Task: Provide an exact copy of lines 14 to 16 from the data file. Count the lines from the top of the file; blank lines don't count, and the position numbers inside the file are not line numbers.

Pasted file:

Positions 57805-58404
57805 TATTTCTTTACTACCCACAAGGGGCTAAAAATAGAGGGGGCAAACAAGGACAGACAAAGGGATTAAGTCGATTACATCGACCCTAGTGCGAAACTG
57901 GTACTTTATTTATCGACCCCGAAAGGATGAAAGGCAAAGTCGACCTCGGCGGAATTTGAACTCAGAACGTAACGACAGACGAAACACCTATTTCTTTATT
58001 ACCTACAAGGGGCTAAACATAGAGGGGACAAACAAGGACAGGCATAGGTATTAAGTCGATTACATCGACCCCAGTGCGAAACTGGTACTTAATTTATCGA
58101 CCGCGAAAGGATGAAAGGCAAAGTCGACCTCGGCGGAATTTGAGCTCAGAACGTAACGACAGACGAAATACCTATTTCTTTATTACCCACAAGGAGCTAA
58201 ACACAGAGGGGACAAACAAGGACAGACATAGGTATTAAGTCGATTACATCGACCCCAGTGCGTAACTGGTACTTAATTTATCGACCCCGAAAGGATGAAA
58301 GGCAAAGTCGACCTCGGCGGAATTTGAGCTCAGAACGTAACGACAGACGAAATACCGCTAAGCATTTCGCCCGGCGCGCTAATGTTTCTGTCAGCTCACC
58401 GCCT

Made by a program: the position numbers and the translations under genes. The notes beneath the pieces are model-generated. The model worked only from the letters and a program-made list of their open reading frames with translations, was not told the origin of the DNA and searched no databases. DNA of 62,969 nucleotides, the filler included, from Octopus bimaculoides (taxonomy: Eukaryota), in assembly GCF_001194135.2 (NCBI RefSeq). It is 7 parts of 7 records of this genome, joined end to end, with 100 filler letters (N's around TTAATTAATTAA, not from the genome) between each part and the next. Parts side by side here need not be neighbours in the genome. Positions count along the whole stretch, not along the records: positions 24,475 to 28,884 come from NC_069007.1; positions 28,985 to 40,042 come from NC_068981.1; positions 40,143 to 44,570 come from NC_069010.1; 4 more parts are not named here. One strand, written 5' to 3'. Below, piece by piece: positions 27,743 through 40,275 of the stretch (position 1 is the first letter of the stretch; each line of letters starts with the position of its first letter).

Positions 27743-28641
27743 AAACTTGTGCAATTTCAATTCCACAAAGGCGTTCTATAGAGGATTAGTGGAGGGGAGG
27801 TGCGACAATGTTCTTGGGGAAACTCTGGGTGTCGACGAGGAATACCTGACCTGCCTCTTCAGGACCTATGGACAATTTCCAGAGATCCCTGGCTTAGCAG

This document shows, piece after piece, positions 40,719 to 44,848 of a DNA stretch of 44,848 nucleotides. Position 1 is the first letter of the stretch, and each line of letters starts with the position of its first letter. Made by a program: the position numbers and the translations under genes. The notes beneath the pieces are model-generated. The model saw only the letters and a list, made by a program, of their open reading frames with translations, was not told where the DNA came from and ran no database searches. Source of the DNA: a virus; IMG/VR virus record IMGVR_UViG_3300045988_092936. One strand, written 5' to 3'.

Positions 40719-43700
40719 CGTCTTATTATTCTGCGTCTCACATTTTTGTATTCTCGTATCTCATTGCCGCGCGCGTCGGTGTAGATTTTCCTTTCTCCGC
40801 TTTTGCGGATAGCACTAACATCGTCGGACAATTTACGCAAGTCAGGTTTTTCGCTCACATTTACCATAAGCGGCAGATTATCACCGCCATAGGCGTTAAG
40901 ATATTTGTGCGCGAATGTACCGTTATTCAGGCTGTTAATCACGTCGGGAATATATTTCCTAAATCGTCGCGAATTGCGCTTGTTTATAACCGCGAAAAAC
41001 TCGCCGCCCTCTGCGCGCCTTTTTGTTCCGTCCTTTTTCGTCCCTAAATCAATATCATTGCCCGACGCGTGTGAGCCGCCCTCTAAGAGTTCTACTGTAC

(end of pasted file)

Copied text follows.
Positions 40719-43700
40719 CGTCTTATTATTCTGCGTCTCACATTTTTGTATTCTCGTATCTCATTGCCGCGCGCGTCGGTGTAGATTTTCCTTTCTCCGC
40801 TTTTGCGGATAGCACTAACATCGTCGGACAATTTACGCAAGTCAGGTTTTTCGCTCACATTTACCATAAGCGGCAGATTATCACCGCCATAGGCGTTAAG